You’d like a bit more than a single minute on this topic? I haven’t got more per se but here’s a slightly odd half-hour interview with the fella that touches on some similar ground:

Dear Diary moment: a man admits he doesn’t know something

I’m a man and I regularly say “I don’t know”. Maybe too often, maybe I should know some more things. But I promise that I don’t fit the stereotype of a guy who blusters through saying yeah, yeah, ‘course, everybody knows that, easy, done it twice this morning myself.

It’d be good to think that I was just a superb human being but the truth is that I get a little kick out of seeing people’s faces. Especially in teams, especially with editors, most especially – to be fully honest about it – with women. People tend to blink a lot at me. You can see the cogs processing. Occasionally, yes, the cog is saying “So why are we paying this guy?” but most of the time it’s a much more positive surprise.

There was one editor I had who blinked at me quite a bit at first. Later she told me that I’d done what she’d asked me to do and that when it wasn’t right but she’d explained again, I’d changed it until she was happy. “Yes,” I said. “And?”

“Just not used to it,” she said.

I’ve always recognised that the real benefit of admitting you don’t know something is that it is ferociously easier than pretending you do and then having to answer detailed questions. I’m slightly schizophrenic about this because I’ve often said yes, I can do something, when I’ve not done it before but am confident. Still, when it comes to a fact or to my opinion about something, if I don’t know it, I tell you.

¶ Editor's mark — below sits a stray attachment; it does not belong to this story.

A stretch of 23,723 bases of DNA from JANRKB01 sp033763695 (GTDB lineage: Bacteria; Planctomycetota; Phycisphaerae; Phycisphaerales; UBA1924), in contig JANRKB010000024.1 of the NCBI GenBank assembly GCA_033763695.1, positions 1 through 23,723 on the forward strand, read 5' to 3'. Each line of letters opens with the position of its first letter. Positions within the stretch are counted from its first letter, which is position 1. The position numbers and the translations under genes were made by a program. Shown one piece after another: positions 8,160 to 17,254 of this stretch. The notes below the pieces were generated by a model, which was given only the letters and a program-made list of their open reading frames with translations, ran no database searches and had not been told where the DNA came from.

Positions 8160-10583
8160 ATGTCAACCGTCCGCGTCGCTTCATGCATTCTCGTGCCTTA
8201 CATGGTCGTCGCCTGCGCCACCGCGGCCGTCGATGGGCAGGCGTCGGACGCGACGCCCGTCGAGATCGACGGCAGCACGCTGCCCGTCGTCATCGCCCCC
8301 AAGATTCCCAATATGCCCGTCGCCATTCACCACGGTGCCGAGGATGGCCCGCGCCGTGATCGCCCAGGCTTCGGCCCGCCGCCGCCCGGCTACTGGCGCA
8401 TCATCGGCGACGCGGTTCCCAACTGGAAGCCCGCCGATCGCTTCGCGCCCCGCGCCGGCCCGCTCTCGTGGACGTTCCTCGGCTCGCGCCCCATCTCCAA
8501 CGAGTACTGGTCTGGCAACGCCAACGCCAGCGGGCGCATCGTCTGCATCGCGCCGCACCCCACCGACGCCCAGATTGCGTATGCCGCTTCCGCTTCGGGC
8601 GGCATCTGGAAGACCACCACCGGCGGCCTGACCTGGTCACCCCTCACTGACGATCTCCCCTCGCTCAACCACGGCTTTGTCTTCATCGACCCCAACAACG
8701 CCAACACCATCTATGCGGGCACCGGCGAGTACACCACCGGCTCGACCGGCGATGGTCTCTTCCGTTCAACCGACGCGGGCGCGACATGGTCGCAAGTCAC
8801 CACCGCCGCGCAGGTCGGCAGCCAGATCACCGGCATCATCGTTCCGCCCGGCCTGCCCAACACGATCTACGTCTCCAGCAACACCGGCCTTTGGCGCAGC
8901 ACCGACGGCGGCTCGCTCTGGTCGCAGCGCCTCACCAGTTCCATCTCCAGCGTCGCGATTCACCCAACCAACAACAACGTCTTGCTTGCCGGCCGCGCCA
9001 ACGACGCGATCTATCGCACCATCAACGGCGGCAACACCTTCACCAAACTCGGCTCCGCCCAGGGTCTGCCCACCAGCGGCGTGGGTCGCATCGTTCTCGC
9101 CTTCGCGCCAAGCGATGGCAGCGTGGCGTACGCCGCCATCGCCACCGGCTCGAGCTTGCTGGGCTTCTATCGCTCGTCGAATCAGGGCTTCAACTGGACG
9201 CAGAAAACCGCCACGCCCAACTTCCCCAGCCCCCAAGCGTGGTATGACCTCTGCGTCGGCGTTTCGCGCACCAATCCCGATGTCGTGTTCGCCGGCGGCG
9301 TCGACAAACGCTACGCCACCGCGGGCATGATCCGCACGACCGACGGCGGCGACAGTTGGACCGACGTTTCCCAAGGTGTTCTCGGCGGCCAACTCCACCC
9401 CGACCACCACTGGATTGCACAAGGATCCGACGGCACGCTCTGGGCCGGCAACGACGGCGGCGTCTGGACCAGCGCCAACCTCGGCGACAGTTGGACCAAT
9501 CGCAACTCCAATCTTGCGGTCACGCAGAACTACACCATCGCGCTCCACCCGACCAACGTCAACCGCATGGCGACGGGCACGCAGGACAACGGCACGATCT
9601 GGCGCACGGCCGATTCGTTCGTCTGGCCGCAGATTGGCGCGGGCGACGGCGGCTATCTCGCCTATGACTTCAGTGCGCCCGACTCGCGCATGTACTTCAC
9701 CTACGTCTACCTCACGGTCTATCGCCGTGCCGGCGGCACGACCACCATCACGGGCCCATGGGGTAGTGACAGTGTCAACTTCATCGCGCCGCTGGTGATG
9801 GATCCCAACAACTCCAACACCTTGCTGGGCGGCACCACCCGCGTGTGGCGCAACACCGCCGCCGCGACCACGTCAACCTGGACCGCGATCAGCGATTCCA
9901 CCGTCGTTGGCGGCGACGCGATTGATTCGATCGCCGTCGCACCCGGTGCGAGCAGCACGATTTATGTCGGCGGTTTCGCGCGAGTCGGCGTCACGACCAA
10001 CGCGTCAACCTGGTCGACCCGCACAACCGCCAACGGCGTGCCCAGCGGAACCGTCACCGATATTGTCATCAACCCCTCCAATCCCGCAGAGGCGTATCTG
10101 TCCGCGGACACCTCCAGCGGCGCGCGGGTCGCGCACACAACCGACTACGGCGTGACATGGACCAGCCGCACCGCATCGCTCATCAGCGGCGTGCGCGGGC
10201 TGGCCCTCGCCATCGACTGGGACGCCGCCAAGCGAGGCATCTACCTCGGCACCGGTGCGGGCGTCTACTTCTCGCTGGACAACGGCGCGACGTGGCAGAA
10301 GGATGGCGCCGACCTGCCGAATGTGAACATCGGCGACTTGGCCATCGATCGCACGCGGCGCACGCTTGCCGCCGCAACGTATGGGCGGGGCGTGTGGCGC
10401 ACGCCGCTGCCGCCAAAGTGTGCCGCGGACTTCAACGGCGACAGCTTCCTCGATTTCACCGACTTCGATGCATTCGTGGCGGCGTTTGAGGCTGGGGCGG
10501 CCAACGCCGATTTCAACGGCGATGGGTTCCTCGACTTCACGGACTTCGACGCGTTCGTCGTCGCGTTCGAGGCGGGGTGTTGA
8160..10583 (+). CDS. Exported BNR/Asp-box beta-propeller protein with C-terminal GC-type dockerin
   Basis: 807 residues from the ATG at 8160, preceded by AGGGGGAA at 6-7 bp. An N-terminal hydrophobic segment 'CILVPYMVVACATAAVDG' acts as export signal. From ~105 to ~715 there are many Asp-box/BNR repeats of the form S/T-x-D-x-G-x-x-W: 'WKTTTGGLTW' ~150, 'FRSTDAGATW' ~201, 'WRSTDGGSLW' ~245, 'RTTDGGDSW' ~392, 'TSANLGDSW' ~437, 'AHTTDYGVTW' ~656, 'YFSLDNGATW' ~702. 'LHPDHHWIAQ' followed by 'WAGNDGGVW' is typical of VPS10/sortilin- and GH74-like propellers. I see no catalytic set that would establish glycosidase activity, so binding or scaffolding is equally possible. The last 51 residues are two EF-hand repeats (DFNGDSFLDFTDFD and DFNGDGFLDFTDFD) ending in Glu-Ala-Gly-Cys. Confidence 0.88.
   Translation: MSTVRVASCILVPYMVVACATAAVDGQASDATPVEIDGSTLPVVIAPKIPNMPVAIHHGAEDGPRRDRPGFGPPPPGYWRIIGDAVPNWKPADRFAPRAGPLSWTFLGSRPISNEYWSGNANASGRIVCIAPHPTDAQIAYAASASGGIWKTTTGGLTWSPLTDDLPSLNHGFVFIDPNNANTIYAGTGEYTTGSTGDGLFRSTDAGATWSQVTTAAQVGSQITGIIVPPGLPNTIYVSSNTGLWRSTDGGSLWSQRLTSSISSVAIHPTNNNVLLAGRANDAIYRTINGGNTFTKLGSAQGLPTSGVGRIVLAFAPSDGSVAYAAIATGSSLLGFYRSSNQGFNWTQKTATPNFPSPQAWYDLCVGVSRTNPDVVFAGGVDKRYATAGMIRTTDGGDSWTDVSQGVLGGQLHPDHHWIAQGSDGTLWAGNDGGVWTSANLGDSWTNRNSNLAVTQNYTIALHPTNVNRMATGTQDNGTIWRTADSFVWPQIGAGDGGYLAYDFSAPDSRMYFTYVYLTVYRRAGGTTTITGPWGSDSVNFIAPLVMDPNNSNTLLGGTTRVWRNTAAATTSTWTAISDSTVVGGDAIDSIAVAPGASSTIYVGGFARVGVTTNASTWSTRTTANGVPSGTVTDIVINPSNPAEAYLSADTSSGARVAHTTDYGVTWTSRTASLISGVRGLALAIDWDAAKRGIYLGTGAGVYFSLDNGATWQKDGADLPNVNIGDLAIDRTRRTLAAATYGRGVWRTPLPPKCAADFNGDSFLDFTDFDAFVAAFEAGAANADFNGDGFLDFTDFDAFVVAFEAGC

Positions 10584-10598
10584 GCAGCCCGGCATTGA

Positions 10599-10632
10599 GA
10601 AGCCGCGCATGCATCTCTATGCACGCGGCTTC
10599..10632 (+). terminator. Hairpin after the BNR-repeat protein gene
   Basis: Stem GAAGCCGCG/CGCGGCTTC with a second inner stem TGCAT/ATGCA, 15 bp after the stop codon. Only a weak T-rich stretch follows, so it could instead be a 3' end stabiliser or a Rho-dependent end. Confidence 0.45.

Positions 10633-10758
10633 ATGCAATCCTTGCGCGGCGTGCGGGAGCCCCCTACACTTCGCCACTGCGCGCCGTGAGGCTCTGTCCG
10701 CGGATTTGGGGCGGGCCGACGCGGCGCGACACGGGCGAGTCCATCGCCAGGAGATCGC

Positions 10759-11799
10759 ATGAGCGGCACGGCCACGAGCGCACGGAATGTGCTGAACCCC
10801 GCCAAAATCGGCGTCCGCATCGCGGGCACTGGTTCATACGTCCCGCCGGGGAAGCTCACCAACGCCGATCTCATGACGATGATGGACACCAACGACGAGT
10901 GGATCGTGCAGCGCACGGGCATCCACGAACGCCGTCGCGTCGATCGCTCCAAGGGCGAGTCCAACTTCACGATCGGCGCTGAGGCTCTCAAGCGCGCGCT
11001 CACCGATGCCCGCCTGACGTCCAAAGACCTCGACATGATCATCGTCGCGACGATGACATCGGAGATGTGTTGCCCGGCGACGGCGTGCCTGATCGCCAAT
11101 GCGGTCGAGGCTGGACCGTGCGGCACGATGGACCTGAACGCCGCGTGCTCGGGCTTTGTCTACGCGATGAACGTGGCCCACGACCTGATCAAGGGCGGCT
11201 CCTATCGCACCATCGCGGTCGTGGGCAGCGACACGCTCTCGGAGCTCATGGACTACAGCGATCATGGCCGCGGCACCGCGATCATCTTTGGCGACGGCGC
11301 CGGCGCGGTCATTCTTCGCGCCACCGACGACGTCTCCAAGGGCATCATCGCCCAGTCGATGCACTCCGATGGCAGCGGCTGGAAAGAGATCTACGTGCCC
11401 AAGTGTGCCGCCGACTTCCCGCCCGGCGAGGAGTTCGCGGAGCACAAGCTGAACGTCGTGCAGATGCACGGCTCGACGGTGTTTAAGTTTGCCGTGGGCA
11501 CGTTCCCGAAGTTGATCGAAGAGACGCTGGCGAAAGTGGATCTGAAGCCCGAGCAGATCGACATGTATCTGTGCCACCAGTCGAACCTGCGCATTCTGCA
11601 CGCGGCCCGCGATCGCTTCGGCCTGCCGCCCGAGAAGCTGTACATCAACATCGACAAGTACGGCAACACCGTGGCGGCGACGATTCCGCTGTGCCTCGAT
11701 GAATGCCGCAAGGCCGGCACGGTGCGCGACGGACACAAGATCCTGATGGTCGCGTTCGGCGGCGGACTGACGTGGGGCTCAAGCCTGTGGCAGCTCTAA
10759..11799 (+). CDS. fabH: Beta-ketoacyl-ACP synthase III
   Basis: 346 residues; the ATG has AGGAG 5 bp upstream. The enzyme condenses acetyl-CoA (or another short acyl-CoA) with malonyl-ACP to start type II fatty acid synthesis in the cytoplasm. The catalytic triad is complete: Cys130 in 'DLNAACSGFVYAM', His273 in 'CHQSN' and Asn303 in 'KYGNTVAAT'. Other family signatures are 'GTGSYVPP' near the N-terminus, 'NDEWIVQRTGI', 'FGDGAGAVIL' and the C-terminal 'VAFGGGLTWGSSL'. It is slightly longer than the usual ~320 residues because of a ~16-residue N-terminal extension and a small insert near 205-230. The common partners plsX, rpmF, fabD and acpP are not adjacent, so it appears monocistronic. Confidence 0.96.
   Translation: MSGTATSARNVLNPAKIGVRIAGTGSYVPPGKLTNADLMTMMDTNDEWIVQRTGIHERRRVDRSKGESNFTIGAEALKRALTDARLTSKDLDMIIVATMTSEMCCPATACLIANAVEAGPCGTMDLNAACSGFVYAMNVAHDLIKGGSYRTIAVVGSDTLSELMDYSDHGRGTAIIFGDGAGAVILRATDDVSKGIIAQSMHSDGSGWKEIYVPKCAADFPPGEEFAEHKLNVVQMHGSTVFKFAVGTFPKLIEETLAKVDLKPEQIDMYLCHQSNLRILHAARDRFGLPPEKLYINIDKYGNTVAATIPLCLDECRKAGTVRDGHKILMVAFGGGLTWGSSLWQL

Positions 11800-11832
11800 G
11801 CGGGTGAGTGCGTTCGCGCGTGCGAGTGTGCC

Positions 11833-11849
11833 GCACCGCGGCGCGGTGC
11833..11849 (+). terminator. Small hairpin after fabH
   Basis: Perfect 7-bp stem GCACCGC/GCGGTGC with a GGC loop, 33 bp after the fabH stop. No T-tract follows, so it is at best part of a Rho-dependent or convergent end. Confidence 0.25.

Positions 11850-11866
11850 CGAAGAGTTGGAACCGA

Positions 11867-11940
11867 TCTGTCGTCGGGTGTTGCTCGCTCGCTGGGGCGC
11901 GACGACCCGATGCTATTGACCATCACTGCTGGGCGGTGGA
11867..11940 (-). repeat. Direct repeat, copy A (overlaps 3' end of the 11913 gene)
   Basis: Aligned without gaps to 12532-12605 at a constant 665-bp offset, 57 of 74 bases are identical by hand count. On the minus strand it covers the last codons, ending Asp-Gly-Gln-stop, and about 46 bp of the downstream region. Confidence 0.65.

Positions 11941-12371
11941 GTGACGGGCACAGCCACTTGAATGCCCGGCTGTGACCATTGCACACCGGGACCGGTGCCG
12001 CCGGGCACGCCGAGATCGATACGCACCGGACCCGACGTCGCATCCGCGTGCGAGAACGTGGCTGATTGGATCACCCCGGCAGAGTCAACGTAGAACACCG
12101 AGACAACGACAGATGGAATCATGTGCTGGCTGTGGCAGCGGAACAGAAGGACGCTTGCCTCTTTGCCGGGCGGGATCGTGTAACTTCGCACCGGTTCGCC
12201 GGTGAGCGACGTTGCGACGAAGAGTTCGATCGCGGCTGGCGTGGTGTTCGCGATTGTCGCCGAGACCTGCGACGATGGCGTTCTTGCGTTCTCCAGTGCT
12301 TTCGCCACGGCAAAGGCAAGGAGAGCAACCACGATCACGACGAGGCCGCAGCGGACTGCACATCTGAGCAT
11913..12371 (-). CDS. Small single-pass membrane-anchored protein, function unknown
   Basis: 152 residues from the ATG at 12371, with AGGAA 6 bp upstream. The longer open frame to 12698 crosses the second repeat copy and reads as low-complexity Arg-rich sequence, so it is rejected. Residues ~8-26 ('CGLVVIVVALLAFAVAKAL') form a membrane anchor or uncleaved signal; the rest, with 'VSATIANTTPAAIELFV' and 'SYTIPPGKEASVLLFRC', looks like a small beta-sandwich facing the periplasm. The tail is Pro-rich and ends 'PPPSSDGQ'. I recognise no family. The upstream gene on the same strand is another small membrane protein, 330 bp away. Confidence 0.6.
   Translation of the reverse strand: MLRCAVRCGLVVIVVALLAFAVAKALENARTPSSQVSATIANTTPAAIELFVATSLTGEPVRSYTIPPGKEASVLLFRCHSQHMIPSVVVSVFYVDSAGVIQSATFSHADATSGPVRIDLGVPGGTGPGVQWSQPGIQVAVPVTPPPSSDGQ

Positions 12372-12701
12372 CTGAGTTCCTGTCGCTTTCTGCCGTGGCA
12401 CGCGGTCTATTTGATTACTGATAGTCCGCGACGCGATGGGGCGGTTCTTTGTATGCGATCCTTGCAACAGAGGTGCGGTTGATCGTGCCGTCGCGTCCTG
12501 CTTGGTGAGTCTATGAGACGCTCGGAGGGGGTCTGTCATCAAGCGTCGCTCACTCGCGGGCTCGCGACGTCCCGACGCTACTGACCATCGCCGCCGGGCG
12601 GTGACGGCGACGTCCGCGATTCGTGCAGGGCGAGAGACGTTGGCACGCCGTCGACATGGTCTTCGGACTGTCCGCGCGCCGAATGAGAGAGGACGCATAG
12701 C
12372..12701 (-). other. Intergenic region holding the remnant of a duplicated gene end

What I’ve been told today is that it has one more benefit. The blog 42 Floors – continuing the honesty theme, I’ve never heard of it before thirty seconds ago – includes a piece recounting the story of an interviewer named Kiran asking a difficult question and being told “I don’t know”:

[H]e smiled and responded back, “I was waiting for that. I like it when people say I don’t know.” Kiran explained that he likes it when people say I don’t know because it lends credibility to everything else that they’ve said.

I don’t know – Jason Freedman, 42 Floors (2 March 2014)

Tip of the head to 99U for the link.

8 Simple Tricks That Will Help You Ace A Job Interview But Rob You Of Your Innocence

Job interviews are stressful, but here are some time-tested tips to impress any potential employer and render you unable to look at the world in the same unsullied light.

1. Prepare Ahead Of Time
Rehearse answers to common questions a few days beforehand to trick the interviewer into thinking your answers are genuine reflections of your thoughts. This is a lie all job seekers participate in.

2. Give A Firm Handshake
A firm handshake is an effective way to make a good impression, but will also destroy your inner child a little each time you do it. You’re a manipulator of people now.

8 Simple Tricks That Will Help You Ace A Job Interview But Rob You Of Your Innocence – Clickhole (24 June 2014)

Read the other six on the full feature.

More advice on how to get hired at a job

There’s this firm, right, and it’s looking to hire various people but one particular group is proving a problem because they write rubbish applications. Apparently Project Managers are so bad at managing to project an image of themselves that the person hiring them was driven to write an article about how they should do it. Remarkably, just as with so very many other pieces of advice for job applicants, the answer is to write better.

You can do that. You’re a writer. We forget sometimes that what we do is hard and that many, many or even most people just can’t do it. So use your skill, use your talent, write your way into a job interview.